Obama speech to denomination spurs IRS investigation of UCC

A speech that Barack Obama made last year to his fellow Congregationalists has spurred an Internal Revenue Service investigation that threatens the tax-exempt status of an entire denomination.Leaders of the Illinois senator’s United Church of Christ are fighting back, saying the IRS charges are baseless and “disturbing.”

In a letter dated Feb. 20 and received by church officials Feb. 25, IRS official Marsha Ramirez said “a reasonable belief exists” that the denomination violated federal law. Churches and other non-profit groups organized under Section 501(c)(3) of the federal tax code are barred from endorsing or opposing candidates and political parties.

The UCC is generally considered the nation’s most liberal large Protestant body. Obama has been an active member of Trinity United Church of Christ in Chicago for more than two decades. Trinity is the UCC’s largest congregation.

In the IRS letter, Ramirez said the agency’s concerns “are based on articles posted on several websites” that described Obama’s June 23 appearance at the UCC’s biennial General Synod meeting in Hartford, Conn. The senator — by then an announced Democratic candidate for president — spoke to about 10,000 church members, according to the denomination and news accounts.

But UCC officials said they took pains to ensure that the speech was not perceived as a campaign event or an endorsement of the candidate.

Obama was invited “as one of 60 diverse speakers representing the arts, media, academia, science, technology, business and government. Each was asked to reflect on the intersection of their faith and their respective vocations or fields of expertise,” a UCC news release said. It also said church officials invited Obama as a church member rather than in his capacity as a candidate and said they asked him to speak a year before he declared his intention to run for higher office.

“The United Church of Christ took great care to ensure that Sen. Obama’s appearance before the … General Synod met appropriate legal and moral standards,” UCC General Minister John Thomas said in the news release. “We are confident that the IRS investigation will confirm that no laws were violated.”

Prior to the speech, a church official told the crowd that the appearance was not intended to be a campaign event and that campaign-related material and other forms of electioneering would not be allowed inside the event venue.

The IRS letter claimed that “40 Obama volunteers staffed campaign tables outside” the Hartford Civic Center, where the event was held. But church officials said they barred any campaigning inside the venue.

Thomas said that, while he believes the investigation will ultimately acquit the denomination, he nonetheless is concerned about its effect.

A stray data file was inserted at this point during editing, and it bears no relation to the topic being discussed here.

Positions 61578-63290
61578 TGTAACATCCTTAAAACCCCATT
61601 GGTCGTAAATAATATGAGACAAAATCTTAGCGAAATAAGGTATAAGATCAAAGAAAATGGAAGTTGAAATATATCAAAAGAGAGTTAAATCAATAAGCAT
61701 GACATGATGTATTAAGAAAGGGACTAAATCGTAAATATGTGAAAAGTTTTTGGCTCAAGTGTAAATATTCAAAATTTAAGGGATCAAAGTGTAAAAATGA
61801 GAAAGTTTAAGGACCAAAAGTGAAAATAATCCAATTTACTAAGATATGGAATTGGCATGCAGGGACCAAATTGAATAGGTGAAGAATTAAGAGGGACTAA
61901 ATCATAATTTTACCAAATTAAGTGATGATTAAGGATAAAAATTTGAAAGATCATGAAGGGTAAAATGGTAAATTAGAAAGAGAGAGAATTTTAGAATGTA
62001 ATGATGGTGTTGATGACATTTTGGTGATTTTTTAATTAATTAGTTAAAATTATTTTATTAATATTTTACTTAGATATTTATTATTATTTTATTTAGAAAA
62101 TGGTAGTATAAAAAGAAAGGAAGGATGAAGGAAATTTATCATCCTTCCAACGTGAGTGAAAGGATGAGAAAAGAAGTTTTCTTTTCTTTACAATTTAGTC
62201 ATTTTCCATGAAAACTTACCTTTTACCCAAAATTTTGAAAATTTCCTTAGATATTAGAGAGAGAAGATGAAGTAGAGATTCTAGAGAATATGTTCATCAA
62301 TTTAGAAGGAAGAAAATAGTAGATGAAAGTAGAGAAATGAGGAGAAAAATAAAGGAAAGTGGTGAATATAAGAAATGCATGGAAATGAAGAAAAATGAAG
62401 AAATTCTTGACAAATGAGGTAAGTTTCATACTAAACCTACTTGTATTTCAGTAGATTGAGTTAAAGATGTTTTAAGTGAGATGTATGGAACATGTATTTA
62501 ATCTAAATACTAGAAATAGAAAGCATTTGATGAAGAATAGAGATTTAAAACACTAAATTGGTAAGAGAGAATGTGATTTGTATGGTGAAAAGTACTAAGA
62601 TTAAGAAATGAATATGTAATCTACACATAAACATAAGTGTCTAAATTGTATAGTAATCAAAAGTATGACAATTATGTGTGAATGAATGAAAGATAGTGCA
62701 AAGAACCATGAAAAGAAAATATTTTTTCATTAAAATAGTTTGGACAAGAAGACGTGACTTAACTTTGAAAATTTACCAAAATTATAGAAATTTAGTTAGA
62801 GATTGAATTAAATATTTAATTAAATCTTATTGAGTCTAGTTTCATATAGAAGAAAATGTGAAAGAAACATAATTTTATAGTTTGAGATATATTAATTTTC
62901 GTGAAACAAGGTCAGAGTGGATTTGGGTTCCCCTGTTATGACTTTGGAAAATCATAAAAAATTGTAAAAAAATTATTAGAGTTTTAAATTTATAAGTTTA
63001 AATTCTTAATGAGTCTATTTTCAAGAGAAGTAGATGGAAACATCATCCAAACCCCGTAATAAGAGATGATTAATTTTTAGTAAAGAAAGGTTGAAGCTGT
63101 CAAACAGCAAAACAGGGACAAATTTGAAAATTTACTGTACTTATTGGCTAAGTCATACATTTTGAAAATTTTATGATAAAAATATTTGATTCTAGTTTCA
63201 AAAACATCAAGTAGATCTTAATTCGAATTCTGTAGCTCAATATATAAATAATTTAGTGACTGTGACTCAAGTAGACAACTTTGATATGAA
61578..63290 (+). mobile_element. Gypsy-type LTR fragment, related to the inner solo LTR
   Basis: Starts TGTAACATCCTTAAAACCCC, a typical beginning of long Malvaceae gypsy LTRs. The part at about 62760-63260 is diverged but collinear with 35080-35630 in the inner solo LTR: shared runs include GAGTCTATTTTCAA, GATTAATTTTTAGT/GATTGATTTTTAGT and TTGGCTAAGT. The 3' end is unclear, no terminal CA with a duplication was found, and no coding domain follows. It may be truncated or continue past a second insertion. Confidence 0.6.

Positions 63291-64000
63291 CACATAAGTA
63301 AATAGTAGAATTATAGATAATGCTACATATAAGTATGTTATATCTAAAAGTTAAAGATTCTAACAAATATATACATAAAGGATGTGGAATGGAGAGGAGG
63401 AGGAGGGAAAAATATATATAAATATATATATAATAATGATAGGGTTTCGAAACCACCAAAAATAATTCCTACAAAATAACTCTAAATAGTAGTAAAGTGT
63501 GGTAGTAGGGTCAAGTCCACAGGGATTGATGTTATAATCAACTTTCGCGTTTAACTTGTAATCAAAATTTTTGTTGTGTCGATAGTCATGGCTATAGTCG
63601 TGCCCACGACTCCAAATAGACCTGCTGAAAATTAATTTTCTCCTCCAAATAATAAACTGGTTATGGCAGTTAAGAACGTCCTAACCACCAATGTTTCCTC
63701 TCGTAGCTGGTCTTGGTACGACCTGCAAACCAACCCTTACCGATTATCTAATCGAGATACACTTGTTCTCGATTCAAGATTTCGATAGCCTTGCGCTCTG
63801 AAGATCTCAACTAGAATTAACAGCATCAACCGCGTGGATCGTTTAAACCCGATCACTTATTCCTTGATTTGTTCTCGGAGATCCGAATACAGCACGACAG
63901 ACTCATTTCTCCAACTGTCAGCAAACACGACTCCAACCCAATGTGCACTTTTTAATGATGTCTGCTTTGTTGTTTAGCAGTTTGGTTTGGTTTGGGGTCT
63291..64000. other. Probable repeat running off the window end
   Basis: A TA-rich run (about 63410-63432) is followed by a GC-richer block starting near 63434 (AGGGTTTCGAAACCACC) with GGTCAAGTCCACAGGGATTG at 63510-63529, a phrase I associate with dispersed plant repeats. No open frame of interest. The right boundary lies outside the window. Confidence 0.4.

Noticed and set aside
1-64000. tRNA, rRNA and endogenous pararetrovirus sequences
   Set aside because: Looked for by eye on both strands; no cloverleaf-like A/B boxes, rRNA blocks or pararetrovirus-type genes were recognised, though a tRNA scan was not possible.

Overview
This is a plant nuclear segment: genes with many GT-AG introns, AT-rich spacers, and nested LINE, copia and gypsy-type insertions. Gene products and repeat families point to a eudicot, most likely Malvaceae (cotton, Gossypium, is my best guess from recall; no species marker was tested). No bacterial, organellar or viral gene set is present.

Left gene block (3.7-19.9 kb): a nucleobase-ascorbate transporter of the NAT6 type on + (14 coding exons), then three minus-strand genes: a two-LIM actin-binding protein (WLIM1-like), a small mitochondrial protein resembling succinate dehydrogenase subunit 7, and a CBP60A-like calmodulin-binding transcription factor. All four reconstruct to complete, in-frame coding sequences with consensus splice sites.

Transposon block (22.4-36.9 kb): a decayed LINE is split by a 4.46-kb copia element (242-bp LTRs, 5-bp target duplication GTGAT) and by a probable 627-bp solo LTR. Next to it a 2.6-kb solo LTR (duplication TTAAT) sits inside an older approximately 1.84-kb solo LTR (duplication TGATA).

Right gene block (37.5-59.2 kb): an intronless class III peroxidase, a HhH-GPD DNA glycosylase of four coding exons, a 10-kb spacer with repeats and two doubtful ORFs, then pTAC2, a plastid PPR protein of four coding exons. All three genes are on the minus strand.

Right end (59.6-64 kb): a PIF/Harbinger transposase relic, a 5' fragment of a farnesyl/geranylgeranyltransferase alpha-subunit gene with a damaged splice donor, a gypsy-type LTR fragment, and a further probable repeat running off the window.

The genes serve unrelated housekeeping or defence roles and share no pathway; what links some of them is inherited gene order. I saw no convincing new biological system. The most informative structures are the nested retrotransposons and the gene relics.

“The very fact of” the investigation’s existence “is disturbing,” Thomas said. “When the invitation to an elected public official to speak to the national meeting of his own church family is called into question, it has a chilling effect on every religious community that seeks to encourage politicians and church members to thoughtfully relate their personal faith to their public responsibilities.”

IRS officials do not discuss such investigations with the press because tax information is private. But several ministries and local congregations have been warned and investigated in recent years for electioneering.

The agency is currently investigating Southern Baptist pastor Wiley Drake for using church letterhead and a church-sponsored radio show to endorse Republican presidential candidate Mike Huckabee.

Last year, the IRS ended an investigation without any sanctions against All Saints’ Episcopal Church in Pasadena, Calif. It had been under investigation for a guest sermon its former rector had given just before the 2004 presidential election. In it, he strongly criticized the war in Iraq but said he believed that both President Bush and his Democratic opponent, Massachusetts Sen. John Kerry, were good Christians.

IRS officials contended that the sermon amounted to an endorsement of Kerry over Bush. The church contested the charge. In a September letter to the congregation announcing that it was ending its investigation without penalty, IRS officials said they continued to believe the church had illegally intervened in the election.

All Saints’ legal defense ended up costing more than $200,000, according to church leaders. Anticipating a similar financial burden for the UCC, Thomas sent an appeal Feb. 27 to church members asking them to donate to a special legal-defense fund.

“In order to adequately defend ourselves, as well as protect the broader principle of the freedom of religious communities to entertain questions of faith and public life, we will need to secure expert legal counsel, and the cost of this defense, we are told, could approach or exceed six figures,” Thomas wrote. “This is troubling news.”

Advertisements
Posted in OBama. Tags: , . Leave a Comment »

Poll: Clinton’s lead vanishes in New Hampshire